It is also possible that some charities may limit their solicitation, either expressly or impliedly, to a limited geographic area such astheir local community. These Principles are not intended to assert that local charities must register in every jurisdiction merelybecause their Web site can be viewed outside their local area. The Web site might include an express statement to this effect, orit might simply be clear from its context. Where it is clear that the geographic scope of a solicitation is limited, then registration would be required only in the areas solicited. This is true even if the entity receives contributions from outside that area, unless those contributions become repeated and ongoing or substantial within the meaning of Principle III(B)(1)(b).
This approach has the advantage of avoiding any potential issues regarding compelled speech that might arise if the Principleswere framed to include an express exclusion from registration for local charities that included specified disclaimer language.The Principle therefore directs attention to the substance of the solicitation and to the question of whether a particular state istargeted.
One of the examples offered as to how an entity might affirmatively appeal to persons located in the state involves sending messages either by e-mail or postal mail to people that the entity knows or should know are physically within the state. This “knew or should have known” standard is important to
understanding this Principle. Particularly where e-mail messages are concerned, solicitors may deny any knowledge of the geographic location of the recipient, because e-mail addresses do not normally include geographic information. It is possible,however, that the solicitor might know where the recipient lives based on prior conduct or capture of information through the useof technology. For example, if the recipient has made an online contribution in the past, the entity will have received his or herbilling address as part of the credit card transaction. An entity that subsequently sends e-mail messages to a past credit cardcontributor can therefore be regarded as knowing where that contributor resides.
Additionally, it is possible that an entity may satisfy this “knew or should have known” standard based upon other informationtracked through the Web site, such as Internet Protocol addresses or cross- references to other databases.
III(B)(2)(c): This Principle reflects two concerns: (1) the need to establish jurisdictional facts necessary to support anyattempt to enforce a registration requirement; and (2) the need to draw a bright line so that these Principles can be readilyapplied by both charities, professional solicitors, and fundraising counsel and state charity officials.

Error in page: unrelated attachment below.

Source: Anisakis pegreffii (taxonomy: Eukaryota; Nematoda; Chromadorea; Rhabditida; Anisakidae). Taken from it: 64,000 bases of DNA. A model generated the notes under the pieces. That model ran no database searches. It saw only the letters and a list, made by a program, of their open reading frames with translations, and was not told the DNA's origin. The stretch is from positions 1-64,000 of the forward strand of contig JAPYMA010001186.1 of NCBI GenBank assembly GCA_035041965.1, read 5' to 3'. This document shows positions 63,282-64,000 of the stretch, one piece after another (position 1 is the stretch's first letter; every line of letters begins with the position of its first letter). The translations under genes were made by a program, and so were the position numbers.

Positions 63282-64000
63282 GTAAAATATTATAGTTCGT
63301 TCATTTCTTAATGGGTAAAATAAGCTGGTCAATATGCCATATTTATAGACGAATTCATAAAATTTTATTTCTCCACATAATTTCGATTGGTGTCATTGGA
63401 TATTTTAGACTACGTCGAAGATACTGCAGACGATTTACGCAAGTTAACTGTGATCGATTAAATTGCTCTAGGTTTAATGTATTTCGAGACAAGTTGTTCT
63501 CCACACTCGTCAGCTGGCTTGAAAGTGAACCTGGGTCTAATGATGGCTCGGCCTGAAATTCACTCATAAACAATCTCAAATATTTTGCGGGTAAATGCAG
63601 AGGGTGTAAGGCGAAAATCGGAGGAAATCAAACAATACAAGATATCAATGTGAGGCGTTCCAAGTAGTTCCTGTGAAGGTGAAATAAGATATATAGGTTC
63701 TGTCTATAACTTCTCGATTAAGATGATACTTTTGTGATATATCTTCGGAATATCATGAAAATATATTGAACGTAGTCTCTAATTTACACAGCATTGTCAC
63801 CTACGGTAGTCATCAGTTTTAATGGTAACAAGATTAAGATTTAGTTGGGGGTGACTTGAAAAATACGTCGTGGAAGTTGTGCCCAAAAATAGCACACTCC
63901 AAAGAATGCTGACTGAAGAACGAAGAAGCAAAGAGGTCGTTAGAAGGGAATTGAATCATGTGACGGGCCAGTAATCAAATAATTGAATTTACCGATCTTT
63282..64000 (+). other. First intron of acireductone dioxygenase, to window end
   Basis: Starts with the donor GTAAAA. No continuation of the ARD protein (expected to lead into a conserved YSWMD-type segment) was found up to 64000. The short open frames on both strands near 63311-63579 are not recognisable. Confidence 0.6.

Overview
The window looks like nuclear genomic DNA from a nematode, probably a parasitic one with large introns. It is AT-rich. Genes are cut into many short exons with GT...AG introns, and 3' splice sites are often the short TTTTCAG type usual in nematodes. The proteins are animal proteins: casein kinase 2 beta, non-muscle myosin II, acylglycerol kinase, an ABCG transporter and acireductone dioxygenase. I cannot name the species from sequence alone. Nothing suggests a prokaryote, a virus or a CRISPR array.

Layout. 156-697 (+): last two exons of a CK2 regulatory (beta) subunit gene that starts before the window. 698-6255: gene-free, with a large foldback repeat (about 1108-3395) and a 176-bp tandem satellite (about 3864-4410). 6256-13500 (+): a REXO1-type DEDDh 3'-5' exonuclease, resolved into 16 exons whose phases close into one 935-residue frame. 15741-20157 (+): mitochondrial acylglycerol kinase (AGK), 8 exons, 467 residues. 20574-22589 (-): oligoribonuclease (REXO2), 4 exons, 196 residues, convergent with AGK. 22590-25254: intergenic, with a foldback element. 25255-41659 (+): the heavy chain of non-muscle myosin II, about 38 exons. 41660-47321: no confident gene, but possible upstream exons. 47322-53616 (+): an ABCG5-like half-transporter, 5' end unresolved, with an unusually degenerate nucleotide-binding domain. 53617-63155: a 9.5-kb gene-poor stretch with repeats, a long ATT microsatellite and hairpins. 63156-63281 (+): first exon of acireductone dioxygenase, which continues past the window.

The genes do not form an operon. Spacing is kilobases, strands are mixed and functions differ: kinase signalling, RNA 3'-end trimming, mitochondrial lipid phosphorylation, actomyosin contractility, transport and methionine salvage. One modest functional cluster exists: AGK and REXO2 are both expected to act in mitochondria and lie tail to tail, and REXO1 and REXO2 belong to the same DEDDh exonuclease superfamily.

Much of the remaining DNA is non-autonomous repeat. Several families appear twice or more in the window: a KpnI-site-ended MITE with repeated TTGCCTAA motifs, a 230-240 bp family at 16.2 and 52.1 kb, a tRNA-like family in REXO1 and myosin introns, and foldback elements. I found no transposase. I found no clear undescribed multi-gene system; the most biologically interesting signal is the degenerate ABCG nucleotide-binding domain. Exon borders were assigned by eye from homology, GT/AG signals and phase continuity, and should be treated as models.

One obvious method of establishing jurisdictional ties between the entity and the forum state would be to establish that theentity has accepted contributions from residents of the state or persons physically located there. As the absolute constitutionalminimum level of contributions necessary in order to do so may vary on a case-by-case basis and has not yet been precisely defined there are sound policy reasons not to require registration based upon the most fleeting of contacts. States may vary as tothe numerical levels that they believe will satisfy these interests, and so the Principles stop short of stating numbers, except byway of example. If these Principles are to be useful, however, the states must draw a bright line, even if that line is somewhatarbitrary and even if it is not the same in all states. It is therefore recommended that states recognize the necessity of quantifyingthis concept and work toward consistent approaches to this issue. The drafters of these Principles were comfortable with thenumeric levels recited as examples, but recognize that those levels may not always reflect the established constitutionalminimum and that opinions may vary in establishing a practical and useful bright line for the benefit of all. Regarding the option ofdefining “substantial” contributions as a percentage of total contributions received, the drafters did not suggest a specificpercentage because the relevant percentage may vary depending on the size of the state involved. For example, a state mightlook to whether a disproportionate total of the contributions comes from a particular state relative to that state’s proportionate share of the national population. This may not be the only basis upon which to set such a percentage, however.
It is again important to emphasize the distinction drawn in these Principles between registration and enforcement. Principle IIasserts blanket jurisdiction to bring any action necessary to remedy a
fraudulent solicitation. At the same time, more extensive factual connections to the state will be necessary in order to enforceregistration requirements.
III(B)(3): The major limitation upon our ability to equate e-mail with telephone and direct mail solicitations is that, unlike those media, e-mail addresses do not generally include geographic components. For this reason, the Principle adopts a “knew or reasonably should have known” standard for assessing whether the solicitor has knowingly engaged in solicitation within the state.